Merde! What the hell, Fils de Pute!” Lemoine roared as he bolted awake, his furious blue gaze flashing up at me. A grin cracked on my face as I saw recognition wash over him. “Fullard?” he asked, and I burst into laughter as he jumped to his feet, throwing his arms around me in a great bear hug. As we fell back into our seats, he passed me a cigarette. “On leave as well?” Lemoine asked, grinning. I nodded. “Yup. Off to go see brother Andrew in Paris. But never mind that! How have you been?”.


“Same old, Fullard. That damned Messier wakes me up each morning and I fly around hoping we don’t meet any Rolands”.
“Yeah, Rolands. I hate ‘em. You off to Paris too?”
“Yes, visiting Ortoli. He’s over there on leave at the moment”.
“Great! How’s he getting on?”
“Same as ever. Still a cheeky Connard”.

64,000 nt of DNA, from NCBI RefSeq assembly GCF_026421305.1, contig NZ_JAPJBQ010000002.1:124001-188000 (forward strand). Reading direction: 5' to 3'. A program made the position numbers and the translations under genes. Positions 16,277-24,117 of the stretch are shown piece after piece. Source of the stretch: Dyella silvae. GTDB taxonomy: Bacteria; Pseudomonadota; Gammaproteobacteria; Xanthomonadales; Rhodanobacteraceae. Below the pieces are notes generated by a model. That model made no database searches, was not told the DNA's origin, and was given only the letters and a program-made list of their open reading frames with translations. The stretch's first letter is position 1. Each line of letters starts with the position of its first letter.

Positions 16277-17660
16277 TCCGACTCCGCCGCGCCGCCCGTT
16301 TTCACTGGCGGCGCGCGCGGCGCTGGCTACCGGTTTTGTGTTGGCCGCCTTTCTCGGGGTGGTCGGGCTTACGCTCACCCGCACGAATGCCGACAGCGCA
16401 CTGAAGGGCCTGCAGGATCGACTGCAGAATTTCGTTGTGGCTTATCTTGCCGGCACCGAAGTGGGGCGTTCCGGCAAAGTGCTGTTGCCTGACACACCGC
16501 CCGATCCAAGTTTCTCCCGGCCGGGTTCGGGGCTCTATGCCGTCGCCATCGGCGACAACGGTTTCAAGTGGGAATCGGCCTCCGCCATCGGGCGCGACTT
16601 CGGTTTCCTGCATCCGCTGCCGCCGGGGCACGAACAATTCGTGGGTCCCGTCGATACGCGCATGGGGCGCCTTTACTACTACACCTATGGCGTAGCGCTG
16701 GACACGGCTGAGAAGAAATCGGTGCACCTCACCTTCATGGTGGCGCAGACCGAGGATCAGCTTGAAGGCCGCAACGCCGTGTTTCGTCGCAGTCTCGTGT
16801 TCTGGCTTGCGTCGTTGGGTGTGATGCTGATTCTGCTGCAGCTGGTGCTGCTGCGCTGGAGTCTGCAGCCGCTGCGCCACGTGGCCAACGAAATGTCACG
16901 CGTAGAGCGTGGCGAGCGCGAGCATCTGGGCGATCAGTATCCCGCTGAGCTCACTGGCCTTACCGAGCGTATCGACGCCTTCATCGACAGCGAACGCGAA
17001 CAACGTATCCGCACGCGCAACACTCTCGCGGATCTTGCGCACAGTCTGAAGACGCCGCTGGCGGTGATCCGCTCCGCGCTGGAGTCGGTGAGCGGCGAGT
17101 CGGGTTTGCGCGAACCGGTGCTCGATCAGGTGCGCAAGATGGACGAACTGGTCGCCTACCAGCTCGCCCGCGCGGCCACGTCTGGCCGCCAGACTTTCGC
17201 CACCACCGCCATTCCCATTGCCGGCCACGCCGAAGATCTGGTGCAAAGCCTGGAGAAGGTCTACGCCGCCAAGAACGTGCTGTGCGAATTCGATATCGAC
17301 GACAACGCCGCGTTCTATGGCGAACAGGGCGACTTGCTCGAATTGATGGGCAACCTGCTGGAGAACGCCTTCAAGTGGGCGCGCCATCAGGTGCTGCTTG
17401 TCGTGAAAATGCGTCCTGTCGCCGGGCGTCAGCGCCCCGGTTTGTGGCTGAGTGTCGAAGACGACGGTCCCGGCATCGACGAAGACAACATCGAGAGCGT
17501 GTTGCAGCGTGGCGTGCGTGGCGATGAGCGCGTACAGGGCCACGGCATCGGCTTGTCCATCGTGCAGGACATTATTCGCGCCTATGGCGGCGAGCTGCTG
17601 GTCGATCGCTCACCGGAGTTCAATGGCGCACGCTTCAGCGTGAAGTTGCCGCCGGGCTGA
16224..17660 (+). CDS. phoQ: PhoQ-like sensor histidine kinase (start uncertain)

My smile faded slightly, and I adopted a softer tone. Taking a long drag of my cigarette, I met Lemoine’s gaze. “I, er...I heard that Devienne was killed. Sorry, Lemoine. I know you two were thick as thieves”. To my amazement, Lemoine let out a single, staccato laugh. “Ha! What? No, no, Devienne’s not dead! Who told you that?”. My eyes widened. “He’s not?! Really! Well, that’s just swell! A week or so back we had a Caudron pilot stop by the villa, he told us a Roland had gotten him!”. Lemoine laughed again. “Well, that much is true! The young fool got his ship shot about pretty terribly, and he caught some bullet shrapnel, but he’s still alive and kicking! He’s off in some hospital somewhere having a nice long rest and dreaming about mademoiselles. But, forget him, the villa? Just what kind of Escadrille is the American one, anyway?”.